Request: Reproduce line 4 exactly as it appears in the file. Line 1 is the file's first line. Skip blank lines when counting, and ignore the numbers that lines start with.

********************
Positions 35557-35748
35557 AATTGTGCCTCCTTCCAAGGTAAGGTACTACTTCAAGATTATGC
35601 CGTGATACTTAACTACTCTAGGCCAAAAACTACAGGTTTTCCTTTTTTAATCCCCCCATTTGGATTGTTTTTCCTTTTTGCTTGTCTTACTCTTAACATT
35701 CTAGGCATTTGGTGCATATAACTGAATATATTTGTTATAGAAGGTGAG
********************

35701 CTAGGCATTTGGTGCATATAACTGAATATATTTGTTATAGAAGGTGAG